June 14, 2016
Adolescents who use both marijuana and alcohol during middle school and high school are more likely to have poor academic performance and mental health during high school, according to a new study by the nonprofit RAND Corporation ...

1.2 million U.S. college students boozing on average day

May 26, 2016
(HealthDay)—When they're not hitting the books, many U.S. college students are hitting the bars or getting high, a new government report shows.

Intimate partner violence among youth linked to suicide, weapons and drug use

February 1, 2017
Adolescents who are violent toward their romantic partners are also more likely to think about or attempt suicide, carry a weapon, threaten others with a weapon and use drugs or alcohol than peers in non-violent relationships, ...

Study shows long-term drug abuse starts with alcohol

July 11, 2012
(Medical Xpress) -- Alcohol — not marijuana — is the gateway drug that leads adolescents down the path toward more serious substances, a new University of Florida study shows.

Pot smokers may face five times greater risk of alcohol abuse

March 8, 2016
(HealthDay)—People who smoke pot may be five times more likely to develop a problem with alcohol, such as addiction, a new study says.

Recommended for you

Mediterranean diet boosts beneficial bacteria

April 25, 2018
Here's another reason to eat a Mediterranean-type diet: It's good for your gut.

Consuming protein supplements with meals may work better for weight control

April 25, 2018
A new systematic review of available evidence appearing in Nutrition Reviews indicates that consuming protein supplements with meals may be more effective at promoting weight control than consuming supplements between meals ...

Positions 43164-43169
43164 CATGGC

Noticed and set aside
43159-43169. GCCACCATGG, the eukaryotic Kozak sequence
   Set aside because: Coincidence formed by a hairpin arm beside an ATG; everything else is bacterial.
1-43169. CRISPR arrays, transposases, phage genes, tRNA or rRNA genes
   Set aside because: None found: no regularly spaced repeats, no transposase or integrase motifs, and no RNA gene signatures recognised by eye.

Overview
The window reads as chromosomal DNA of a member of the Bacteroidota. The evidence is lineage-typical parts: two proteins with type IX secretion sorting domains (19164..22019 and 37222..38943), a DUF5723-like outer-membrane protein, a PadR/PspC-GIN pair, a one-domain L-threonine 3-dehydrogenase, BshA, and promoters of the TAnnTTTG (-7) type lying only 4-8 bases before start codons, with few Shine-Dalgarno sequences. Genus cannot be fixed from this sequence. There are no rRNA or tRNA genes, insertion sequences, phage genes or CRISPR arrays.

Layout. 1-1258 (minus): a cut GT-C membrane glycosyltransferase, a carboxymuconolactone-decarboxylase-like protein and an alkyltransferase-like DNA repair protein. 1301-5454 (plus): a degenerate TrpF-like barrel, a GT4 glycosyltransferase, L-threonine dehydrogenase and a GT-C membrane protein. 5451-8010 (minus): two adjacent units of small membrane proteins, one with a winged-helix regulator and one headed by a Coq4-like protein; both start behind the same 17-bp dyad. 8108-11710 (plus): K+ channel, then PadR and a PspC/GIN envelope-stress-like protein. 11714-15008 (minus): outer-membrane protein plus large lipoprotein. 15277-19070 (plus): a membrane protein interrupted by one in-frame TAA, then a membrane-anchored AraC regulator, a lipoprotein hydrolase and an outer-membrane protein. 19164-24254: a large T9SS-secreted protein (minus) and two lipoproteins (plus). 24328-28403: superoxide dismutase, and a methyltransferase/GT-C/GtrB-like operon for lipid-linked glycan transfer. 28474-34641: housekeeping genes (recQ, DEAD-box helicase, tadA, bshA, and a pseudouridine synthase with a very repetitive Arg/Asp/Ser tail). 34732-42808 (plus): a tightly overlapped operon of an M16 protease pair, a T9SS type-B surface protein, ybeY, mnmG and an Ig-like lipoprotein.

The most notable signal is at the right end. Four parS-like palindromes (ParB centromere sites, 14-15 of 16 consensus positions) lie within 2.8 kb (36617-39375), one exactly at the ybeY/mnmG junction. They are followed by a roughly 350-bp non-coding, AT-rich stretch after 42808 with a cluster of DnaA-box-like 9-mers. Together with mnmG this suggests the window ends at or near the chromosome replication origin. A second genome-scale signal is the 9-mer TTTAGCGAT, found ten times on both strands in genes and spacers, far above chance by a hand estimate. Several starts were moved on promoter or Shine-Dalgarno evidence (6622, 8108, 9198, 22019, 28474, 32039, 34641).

Potential for sun damage should be carefully balanced with need for vitamin D in children, say scientists

April 24, 2018
Scientists at King's College London are encouraging parents and carers to ensure even more rigorous protection of children against the harmful effects of the sun. The comments follow a study which has suggested that children ...

Millennials aren't getting the message about sun safety and the dangers of tanning

April 24, 2018
Many millennials lack knowledge about the importance of sunscreen and continue to tan outdoors in part because of low self-esteem and high rates of narcissism that fuel addictive tanning behavior, a new study from Oregon ...

Drinking affects mouth bacteria linked to diseases

April 24, 2018
When compared with nondrinkers, men and women who had one or more alcoholic drinks per day had an overabundance of oral bacteria linked to gum disease, some cancers, and heart disease. By contrast, drinkers had fewer bacteria ...

People expect their memory to fade as early as their 50s

April 24, 2018
People across the UK expect their memory to worsen in their 50s, according to new research from Heriot-Watt University.

0 comments

Please sign in to add a comment. Registration is free, and takes less than a minute. Read more

Click here to reset your password.
Sign in to get notified via email when new comments are made.